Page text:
This week's edition of the Eastern Edge takes a closer look at the free-agent signings of Eastern Conference teams …
With the NHL’s free agent market settled down, this is a good opportunity to look at the fantasy landscape following the numerous changes. While much of the time has been spent evaluating the dollar figures and contract lengths, the signings also cause a stir in standard leagues that do not use player salaries. When a player switches to a new team, his ice time, quality of linemates and opportunities on the power play are all subject to change. This week we will cover players who have had their fantasy value rise now that they find themselves in a new environment.
In addition to the obvious benefactors in points-only leagues, there are also winners on the multi-category front. A change of scenery can make someone play with a chip on his shoulder and if he is lucky he may see additional minutes. A greater role means more opportunities to pad the peripheral categories while also allowing for a few extra points.
Note: This will focus strictly on one-year leagues for the 2016-17 campaign.
Andrew Ladd (LW) – New York Islanders
After blossoming into a high-end winger while with the Jets’ franchise, Ladd actually took a step back offensively in his contract year. Usually in the 50- to 60-point range, he ended the year with just 46. At the age of 30, this could be a sign of the beginning of a decline for a player that plays so hard every night. However, now that Ladd has signed on with the Islanders, he has a chance to spend significant time on the top line next to John Tavares which should put him back in his usual production range.
The losers in this scenario are the young forwards in New York that failed to step up and claim a top-line spot before Kyle Okposo left town. This includes Anders Lee, Brock Nelson, Ryan Strome and Josh Bailey. As such, the incoming big-name free agent will get every opportunity to be a staple on the top line while the younger homegrown talents will be higher risks to draft, as they will likely experience more growing pains playing mostly lesser roles.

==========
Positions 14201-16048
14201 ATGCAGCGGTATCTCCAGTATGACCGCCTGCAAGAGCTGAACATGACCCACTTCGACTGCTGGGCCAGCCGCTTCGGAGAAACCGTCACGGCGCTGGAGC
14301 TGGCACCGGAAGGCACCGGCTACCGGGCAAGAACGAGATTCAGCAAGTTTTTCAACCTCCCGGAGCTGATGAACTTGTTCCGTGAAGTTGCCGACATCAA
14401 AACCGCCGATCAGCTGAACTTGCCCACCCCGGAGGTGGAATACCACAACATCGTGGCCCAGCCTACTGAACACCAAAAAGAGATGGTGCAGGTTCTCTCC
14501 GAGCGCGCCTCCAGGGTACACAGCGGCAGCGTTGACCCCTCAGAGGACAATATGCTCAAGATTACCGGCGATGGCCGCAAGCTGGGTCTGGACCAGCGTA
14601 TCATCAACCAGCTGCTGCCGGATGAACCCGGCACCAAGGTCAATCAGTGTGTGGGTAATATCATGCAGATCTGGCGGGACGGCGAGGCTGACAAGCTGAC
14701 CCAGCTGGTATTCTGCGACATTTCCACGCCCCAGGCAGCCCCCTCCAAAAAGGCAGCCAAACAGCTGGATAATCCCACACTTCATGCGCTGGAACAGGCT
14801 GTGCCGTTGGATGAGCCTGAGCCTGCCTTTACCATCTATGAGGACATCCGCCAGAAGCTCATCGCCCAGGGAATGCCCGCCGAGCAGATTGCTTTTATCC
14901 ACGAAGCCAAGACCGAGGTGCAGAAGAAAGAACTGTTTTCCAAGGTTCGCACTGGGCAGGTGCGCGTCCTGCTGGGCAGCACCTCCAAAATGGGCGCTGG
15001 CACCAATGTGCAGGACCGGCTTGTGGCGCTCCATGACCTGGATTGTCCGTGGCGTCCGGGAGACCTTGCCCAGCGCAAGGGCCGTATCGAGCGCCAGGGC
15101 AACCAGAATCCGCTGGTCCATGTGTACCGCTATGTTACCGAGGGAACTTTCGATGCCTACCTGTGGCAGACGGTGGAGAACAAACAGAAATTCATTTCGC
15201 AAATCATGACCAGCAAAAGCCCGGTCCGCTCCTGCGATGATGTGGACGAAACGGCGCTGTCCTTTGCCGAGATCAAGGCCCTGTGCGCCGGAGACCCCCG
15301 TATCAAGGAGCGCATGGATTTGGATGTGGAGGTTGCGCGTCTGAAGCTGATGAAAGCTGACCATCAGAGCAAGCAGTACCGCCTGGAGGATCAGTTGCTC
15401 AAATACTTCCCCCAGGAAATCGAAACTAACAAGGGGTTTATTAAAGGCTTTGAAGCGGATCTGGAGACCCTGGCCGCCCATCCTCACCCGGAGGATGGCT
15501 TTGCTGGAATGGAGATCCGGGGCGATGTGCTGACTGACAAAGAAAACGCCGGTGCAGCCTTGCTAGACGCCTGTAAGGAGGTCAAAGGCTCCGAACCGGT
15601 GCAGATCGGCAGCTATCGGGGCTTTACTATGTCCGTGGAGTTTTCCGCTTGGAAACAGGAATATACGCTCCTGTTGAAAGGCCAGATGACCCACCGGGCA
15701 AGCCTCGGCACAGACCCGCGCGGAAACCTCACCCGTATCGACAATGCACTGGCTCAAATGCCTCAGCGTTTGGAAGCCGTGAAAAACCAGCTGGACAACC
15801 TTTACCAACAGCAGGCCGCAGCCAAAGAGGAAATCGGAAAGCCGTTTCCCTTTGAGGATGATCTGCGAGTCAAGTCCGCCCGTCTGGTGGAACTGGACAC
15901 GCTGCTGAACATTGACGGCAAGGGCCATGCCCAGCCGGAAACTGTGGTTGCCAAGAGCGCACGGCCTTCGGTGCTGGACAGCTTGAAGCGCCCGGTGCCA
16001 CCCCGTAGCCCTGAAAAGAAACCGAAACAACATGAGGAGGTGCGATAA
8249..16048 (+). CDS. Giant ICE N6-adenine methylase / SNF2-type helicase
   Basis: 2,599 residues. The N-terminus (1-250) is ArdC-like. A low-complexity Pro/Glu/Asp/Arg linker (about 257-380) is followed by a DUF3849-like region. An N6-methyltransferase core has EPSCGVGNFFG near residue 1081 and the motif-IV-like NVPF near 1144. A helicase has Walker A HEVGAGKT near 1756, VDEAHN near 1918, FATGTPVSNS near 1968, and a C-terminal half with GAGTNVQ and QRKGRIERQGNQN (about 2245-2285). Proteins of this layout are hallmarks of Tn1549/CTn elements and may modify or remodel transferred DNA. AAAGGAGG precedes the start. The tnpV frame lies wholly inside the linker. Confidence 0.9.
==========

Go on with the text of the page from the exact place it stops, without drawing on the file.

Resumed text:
Ben Lovejoy (D) – New Jersey Devils
Since becoming a full-time NHLer, Lovejoy has been a solid depth defenseman in multi-category leagues, combining great totals in hits and blocks with surprising contributions at the offensive end. However, since returning to Pittsburgh at the end of the 2014-15 campaign, his offense has taken a hit as he played heavier minutes while shorthanded.
Lovejoy signed with New Jersey to help fill the void created by the departure of Adam Larsson. Once again, Lovejoy will likely be deployed primarily in a defensive role. This time, he should see an increase in ice time in all situations as the Devils possess a lack of quality defensemen on their roster. The expanded role should help Lovejoy chip in a few extra points and get back to his old self being an underrated multi-category contributor.
Steve Ott (C) – Detroit Red Wings
No longer is Ott a dominant multi-category performer who is a yearly threat to hit 40 points. However, he is still worth a look in deeper leagues because players of his ilk are becoming rare, and prior to his arrival in St. Louis, he was still posting respectable point totals. In Detroit, he will have something to prove. If he is unable to be a regular in the lineup this could be his last year in the NHL.
Further adding to the risk is the end of his tenure with the Blues. This past year, Ott played just 21 games while being struck by the injury bug for much of the campaign. Even more alarming is the fact he was used so sparingly during the team’s playoff run, a time when gritty veterans usually shine. In most leagues, he will rightfully be kept on the waiver wire, but in the right setup, he should be kept on the radar if your team is in need of some sandpaper.